August 16th 2017

Society / Health & Science

Kenya on right track, but should do more to safeguard pediatric health

“We have done well in Kenya, we have reduced child and infant deaths by half, but now we also need to look at what else after saving the lives. We have to focus on the health of those who have survived,” said Prof Fredrick Were, professor of pediatrics and Dean, UoN School of Medicine.

By Tobbie WekesaSaturday, 12 Nov 2016 17:39 EAT

Baby Fomulas

Kenya has the potential of saving millions of shillings and averting maternal and child deaths, by investing in proper nutrition in the first 1,000 days of a baby’s life. Proper nutrition in the first 1,000 days has been recognized globally to have a profound impact on the child’s ability to grow, learn and thrive and has a lasting impact on long term health. This is a rapidly evolving area where new scientific advances are occurring at a rapid pace.

According to Kenya Demographic Healthy Survey 2014, about one in every 26 children born in Kenya dies before their first birthday, while one in every 19 does not live to celebrate their 5th birthday. Even though this marks an improvement when compared to the figures five years ago, more still needs to be done to reduce, if not eliminate childhood mortality.

“It is important to get adequate nutrition, for mothers and children. It is very important that they get the best nutrition in the first 1,000 days of life because that’s where most of the mortality happens,” said Prof Clifford Wayne, director, Harvard Human Nutrition Program. Prof Wayne believes that proper nutrition should start even before a woman is pregnant, through her pregnancy and into the first three years of a baby’s life.

In order to help keep healthcare professionals up-to-date on the evolving science, Nestlé Nutrition Institute Africa (NNIA) has provided funding to develop a dedicated global program entitled “Post Graduate Program in Pediatric Nutrition (PGPN)”. The program has been developed by MedInscribe and BUSM, a leader in medical education and research, with MedInscribe providing logistical support. It offers a unique opportunity to strengthen healthcare professionals’ knowledge and practice in pediatric nutrition through a series of online learning modules, delivered in various formats including text, video and audio. The final stage of education is presented in a series of live meetings delivered in various locations worldwide.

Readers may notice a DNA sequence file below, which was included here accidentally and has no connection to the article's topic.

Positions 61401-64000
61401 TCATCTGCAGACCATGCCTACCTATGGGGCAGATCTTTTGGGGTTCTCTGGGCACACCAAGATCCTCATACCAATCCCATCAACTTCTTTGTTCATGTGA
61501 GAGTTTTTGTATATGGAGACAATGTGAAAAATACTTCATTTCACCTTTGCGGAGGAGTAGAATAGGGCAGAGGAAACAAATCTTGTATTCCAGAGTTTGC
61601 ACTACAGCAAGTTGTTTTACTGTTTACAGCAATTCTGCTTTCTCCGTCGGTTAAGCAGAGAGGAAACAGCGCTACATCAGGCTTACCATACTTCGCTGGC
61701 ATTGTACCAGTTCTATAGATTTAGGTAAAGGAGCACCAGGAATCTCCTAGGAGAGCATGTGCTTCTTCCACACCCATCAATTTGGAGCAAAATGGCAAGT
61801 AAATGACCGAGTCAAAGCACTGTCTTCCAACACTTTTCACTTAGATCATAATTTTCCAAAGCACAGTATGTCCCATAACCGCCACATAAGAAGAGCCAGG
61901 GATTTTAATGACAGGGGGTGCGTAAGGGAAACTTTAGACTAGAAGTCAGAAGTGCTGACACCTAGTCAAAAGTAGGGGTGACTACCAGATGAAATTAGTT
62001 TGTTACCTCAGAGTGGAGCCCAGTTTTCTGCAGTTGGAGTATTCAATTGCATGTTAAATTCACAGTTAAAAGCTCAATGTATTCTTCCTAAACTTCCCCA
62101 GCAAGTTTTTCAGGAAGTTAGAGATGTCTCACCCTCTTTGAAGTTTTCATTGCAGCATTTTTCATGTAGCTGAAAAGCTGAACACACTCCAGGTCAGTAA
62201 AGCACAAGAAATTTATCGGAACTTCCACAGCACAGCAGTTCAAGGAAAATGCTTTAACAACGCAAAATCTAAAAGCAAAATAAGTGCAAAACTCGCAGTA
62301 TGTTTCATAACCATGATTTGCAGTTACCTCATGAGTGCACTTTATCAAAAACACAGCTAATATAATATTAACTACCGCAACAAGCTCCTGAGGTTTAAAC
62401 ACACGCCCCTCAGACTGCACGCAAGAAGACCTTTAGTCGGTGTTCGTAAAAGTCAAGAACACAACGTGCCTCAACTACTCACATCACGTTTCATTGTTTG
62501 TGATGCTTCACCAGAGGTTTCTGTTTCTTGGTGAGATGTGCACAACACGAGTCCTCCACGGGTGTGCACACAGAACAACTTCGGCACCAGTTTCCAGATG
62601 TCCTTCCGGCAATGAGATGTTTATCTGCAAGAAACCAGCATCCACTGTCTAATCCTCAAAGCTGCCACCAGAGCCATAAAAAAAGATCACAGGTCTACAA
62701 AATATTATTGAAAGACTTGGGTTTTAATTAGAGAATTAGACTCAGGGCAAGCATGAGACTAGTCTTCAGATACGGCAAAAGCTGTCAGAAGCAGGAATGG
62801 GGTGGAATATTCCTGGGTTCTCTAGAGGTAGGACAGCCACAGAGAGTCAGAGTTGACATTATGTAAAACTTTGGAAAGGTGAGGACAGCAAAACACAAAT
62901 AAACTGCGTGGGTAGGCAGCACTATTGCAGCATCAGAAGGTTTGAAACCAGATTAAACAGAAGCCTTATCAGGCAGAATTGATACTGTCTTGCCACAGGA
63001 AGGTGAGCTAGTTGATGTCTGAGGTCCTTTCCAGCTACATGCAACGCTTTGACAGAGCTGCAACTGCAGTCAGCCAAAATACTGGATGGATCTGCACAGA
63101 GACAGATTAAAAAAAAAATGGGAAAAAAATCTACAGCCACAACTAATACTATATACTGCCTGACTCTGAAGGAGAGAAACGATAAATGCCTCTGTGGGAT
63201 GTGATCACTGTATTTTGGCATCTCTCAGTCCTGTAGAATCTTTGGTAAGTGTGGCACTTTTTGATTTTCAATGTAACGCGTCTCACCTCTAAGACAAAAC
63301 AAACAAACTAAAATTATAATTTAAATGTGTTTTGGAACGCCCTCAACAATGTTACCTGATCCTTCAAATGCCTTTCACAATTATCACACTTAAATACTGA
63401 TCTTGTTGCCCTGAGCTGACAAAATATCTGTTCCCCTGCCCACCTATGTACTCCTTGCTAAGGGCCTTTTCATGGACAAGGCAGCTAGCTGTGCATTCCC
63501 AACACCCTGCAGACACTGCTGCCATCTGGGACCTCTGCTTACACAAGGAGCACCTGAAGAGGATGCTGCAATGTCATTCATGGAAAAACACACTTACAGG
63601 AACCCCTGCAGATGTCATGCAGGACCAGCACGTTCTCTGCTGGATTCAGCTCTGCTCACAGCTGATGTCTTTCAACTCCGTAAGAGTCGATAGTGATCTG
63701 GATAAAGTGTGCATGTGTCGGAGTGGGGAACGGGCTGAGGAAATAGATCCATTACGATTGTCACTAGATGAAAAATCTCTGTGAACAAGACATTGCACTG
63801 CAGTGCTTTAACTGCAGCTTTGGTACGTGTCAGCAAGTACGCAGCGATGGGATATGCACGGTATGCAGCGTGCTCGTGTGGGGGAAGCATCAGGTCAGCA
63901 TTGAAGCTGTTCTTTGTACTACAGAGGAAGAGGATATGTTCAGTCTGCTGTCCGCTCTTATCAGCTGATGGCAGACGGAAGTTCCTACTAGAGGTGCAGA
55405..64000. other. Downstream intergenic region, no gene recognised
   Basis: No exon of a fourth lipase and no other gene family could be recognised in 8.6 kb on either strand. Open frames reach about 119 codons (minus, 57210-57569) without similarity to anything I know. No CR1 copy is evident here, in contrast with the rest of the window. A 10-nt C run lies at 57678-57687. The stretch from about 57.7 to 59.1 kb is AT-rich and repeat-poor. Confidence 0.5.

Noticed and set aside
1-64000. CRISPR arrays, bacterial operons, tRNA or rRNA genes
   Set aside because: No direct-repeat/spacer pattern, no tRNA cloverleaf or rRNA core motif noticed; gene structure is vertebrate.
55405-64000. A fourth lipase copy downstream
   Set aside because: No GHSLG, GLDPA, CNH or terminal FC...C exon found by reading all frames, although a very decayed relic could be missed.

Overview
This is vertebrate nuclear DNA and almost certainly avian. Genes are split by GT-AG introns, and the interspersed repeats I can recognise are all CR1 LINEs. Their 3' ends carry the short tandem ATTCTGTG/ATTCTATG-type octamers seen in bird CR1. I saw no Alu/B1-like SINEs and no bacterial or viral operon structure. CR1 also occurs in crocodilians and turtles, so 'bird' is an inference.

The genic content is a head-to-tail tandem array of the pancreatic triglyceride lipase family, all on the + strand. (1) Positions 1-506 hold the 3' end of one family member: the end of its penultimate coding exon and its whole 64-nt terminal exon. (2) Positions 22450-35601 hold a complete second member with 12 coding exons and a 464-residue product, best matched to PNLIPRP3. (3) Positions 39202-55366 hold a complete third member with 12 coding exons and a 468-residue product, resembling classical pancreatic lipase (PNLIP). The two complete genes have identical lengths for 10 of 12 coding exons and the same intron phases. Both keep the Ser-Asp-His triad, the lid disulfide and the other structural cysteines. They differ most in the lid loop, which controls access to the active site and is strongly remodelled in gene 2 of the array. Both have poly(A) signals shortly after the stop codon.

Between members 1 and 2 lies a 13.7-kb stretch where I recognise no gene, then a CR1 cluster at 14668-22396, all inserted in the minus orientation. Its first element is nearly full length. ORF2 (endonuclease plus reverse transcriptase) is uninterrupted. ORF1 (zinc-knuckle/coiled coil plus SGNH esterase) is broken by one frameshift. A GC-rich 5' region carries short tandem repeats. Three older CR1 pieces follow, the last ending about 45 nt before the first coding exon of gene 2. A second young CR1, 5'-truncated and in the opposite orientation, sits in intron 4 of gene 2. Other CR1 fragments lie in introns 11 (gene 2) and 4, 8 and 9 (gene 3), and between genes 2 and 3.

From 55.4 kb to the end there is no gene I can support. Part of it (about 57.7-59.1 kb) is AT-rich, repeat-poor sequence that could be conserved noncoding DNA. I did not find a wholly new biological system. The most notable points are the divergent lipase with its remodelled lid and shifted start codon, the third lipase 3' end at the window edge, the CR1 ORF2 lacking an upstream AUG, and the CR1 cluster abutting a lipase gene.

Since the launch of the program in March, close to 4,500 healthcare professionals from 63 countries have joined the program. The majority of applications have been submitted from Africa, Asia and the Middle East where typically the burden of nutritional challenges in children is higher and access to education about nutrition is limited. Fourty Kenyans were selected and trained on the course. “We have done well in Kenya, we have reduced child and infant deaths by half, but now we also need to look at what else after saving the lives. We have to focus on the health of those who have survived,” said Prof Fredrick Were, professor of pediatrics and Dean School of Medicine, University of Nairobi.

“Today, science shows us that getting the right nutrition in the first 1,000 days of life can have a profound impact on life-long health. Our long standing commitment to support nutrition education has been further strengthened with the development of this program and is a step forward in realizing our vision of Together Nurturing a Healthier Generation,” commented Heiko Schipper, Chief Executive Officer, Nestlé.

The writer is a contributing reporter for the Kenya Free Press





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